Massachusetts Daily Collegian

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A free and responsible press serving the UMass community since 1890

Massachusetts Daily Collegian

A free and responsible press serving the UMass community since 1890

Massachusetts Daily Collegian

Mac Ayres will make you swoon with his masterful sophomore album ‘Something to Feel’

“Something to Feel” is available on all major streaming services
(Courtesy of the Mac Ayres facebook page)

Although it didn’t get nearly the attention it deserved, Mac Ayres’ “Drive Slow” was one of the most dynamic and refreshing R&B albums released in 2017. It was a project that burst with potential, projecting Mac Ayres’ name onto the future of modern independent R&B. However, as exciting and seemingly out-of-nowhere it was, “Drive Slow” was a merely a hint of what was to come. It was an impressive effort, but there was a noticeable lack of variation and cohesiveness. After just a few listens, I knew every lyric and every musical moment all too well. There simply was nowhere else to go with Ayres, so all I could do was pocket his name in my Spotify library and wait out my long-term investment.

Months later, Ayres suddenly made a post on Instagram announcing the release of a new single. It was hilariously informal, almost seeming like a joke at first.

“new single out MONDAY. oooowweeeee WHO’s READY????”

As casual and funny Ayres is on social media, the single proved he is very serious about his composition. The song, “Stay,” is heart-wrenchingly beautiful – both lyrically and harmonically. Ayres very clearly indicates that he’s digging in deeper than ever before with his music. Suddenly, he popped back up on my musical radar. Many people were making music similarly to Ayres, but only he could deliver his unique balance of energy and smoothness. I was more than ready to re-engulf myself in his music, and sure enough, he announced “Something to Feel” on Twitter a few days later, and released it on Sept. 5.

To get the full effect of the album, one must listen with an attentive ear. It makes for fine background music, but a proper listen of the project requires your full attention. The true value of this project is in the details. Every song takes full advantage of the spatial nature of stereo mixing, and if you put on a good pair of headphones, you will feel totally engulfed in the music.

Ayres has something to say, and he does so with eloquence and grace. However, like any well-crafted and dynamic album, not every song is meant to sweep the listener off their feet. For example, the short and sweet ballad called “This Bag” is difficult to deduce a meaning from, but the simple nature of the track makes it quite uplifting and pleasant, giving it a very specific and effective role in the context of the album. On the other hand, many of the more complicated tracks require dozens of listens and reveal refreshing new details each time through.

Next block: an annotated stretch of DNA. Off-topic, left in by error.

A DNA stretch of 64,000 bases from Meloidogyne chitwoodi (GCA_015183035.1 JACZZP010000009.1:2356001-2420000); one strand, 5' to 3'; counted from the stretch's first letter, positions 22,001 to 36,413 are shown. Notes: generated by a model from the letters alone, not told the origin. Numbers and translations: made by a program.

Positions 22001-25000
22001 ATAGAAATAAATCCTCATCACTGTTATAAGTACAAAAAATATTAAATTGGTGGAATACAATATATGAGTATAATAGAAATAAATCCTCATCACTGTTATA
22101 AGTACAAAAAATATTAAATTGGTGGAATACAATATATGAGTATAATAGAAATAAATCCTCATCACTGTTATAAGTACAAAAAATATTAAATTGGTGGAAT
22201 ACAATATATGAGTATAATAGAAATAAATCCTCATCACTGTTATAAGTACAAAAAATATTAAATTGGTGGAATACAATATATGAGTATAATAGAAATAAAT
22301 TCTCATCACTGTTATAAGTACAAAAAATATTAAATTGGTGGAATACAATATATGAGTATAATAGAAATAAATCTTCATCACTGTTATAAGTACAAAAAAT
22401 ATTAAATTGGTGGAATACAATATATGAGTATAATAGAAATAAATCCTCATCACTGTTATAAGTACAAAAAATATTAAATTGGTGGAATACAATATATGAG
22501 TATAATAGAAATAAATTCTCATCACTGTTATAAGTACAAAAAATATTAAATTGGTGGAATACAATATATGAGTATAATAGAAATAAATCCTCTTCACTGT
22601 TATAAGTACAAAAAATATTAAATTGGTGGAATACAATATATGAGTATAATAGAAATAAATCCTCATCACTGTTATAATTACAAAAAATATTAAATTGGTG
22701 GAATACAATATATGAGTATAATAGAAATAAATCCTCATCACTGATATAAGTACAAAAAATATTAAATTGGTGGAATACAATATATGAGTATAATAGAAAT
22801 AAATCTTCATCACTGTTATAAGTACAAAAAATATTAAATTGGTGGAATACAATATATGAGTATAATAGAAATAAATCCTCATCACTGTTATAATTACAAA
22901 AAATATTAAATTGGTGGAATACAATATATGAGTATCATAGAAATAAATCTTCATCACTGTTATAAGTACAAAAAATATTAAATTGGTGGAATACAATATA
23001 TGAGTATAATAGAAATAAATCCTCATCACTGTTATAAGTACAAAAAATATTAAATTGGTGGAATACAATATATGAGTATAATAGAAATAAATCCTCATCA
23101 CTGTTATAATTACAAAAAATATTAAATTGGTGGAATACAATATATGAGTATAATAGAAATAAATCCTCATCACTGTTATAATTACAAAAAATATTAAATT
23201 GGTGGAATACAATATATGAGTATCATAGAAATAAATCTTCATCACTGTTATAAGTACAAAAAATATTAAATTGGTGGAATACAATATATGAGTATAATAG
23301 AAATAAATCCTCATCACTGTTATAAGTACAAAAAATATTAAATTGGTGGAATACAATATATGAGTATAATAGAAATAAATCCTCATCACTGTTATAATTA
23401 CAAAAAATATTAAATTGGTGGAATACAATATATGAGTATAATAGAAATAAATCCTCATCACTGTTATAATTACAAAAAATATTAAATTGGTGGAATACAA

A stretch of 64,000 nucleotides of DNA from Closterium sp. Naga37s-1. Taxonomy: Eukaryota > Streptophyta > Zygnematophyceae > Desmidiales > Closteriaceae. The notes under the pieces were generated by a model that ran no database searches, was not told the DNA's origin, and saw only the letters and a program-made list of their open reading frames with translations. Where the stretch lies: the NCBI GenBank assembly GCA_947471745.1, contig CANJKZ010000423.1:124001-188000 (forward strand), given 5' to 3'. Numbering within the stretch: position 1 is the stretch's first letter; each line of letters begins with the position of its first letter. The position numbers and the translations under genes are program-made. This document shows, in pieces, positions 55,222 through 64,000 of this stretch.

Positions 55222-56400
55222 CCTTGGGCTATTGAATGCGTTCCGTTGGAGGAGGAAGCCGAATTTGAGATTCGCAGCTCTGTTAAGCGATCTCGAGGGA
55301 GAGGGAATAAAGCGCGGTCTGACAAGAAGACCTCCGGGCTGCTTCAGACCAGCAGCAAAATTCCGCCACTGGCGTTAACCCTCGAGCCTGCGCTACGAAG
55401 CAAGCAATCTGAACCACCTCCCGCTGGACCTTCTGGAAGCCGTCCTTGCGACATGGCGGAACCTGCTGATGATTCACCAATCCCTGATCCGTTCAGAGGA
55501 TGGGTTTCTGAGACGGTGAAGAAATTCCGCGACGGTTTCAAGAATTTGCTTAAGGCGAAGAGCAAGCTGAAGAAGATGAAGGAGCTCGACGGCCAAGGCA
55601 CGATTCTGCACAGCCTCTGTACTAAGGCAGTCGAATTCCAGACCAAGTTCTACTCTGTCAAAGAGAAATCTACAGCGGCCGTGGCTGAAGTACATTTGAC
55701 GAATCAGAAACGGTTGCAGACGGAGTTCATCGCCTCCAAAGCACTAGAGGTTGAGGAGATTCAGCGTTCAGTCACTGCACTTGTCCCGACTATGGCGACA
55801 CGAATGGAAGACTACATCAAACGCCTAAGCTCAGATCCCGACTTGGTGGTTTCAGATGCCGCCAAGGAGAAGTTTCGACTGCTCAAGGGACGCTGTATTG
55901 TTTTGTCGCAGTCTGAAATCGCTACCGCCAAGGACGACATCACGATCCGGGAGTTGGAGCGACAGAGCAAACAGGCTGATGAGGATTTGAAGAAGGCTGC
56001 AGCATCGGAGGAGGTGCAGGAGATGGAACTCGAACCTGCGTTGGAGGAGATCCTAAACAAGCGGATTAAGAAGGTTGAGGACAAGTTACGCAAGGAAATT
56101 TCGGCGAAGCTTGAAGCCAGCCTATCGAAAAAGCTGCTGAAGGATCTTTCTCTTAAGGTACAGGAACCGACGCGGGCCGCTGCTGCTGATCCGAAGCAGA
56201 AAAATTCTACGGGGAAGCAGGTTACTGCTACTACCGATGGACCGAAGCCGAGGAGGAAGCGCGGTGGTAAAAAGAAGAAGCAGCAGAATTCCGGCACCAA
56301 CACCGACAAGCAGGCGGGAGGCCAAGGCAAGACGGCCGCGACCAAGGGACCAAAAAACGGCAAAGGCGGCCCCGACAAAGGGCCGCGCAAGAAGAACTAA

One of the most impressive parts of this album was the rollout, an often overlooked but extremely important part of any piece of media. There’s nothing worse than going to see a movie and discovering that all of the best parts were already shown in the trailer. The film wins; you bought your ticket and their unethical strategy succeeds. Ayres, on the other hand, masterfully selected his singles so that none of the grand effect of the album is spoiled. The cards that he showed — “Stay,” “I’ve Always Been” and “Get to You Again” function more like invitations than reveals. Within the context of the album, the singles are a nice touch of familiarity. The arrival of a single in the track listing does not yield an instant skip. Rather, it is more of a moment of comfort and excitement. He achieves this in a few ways, unique to each track. “Get to You Again” is accompanied by a wonderfully mysterious intro, “Soon,” that builds up the reveal of the song with a dramatic and distinct presentation of the single’s theme. “I’ve Always Been” functions as a fun callback for loyal Mac Ayres fans, as the single actually predates “Drive Slow.” Eventually, when you touch down at “Stay” at the end of the album, the familiarity we as listeners have with the song only bolsters its role as the finale.

It is clear that his musicianship has skyrocketed in the short period between albums. Mac Ayres is no longer just singing over soul beats. While he was able to masterfully pull melodies out of the instrumentals on “Drive Slow,” oftentimes songs felt lacking in terms of direction and motion. Songs like the two-part “Roses” and “Something to Feel” display Ayres’ masterful incorporation of his vocals into the instrumentals.

This leap in musicianship is evident by a quick scroll through his Instagram account. Nowadays, Ayres is constantly creating, recording and sharing with his audience. He’s more transparent with his work than most, often playing live versions of singles prior to release or showing off project files for new songs. However, through this album, he shows that he is capable of achieving such a level of quality and uniqueness with his music that his little teasers don’t spoil anything.

Ultimately, “Something to Feel” is a masterpiece of modern R&B. In a genre where albums are getting longer and songs are blending together, Ayres delivers a concise and powerful punch to the indie music community with this project.

“Something to Feel” is available on all major streaming services.

Tyler Wyatt can be reached at [email protected]

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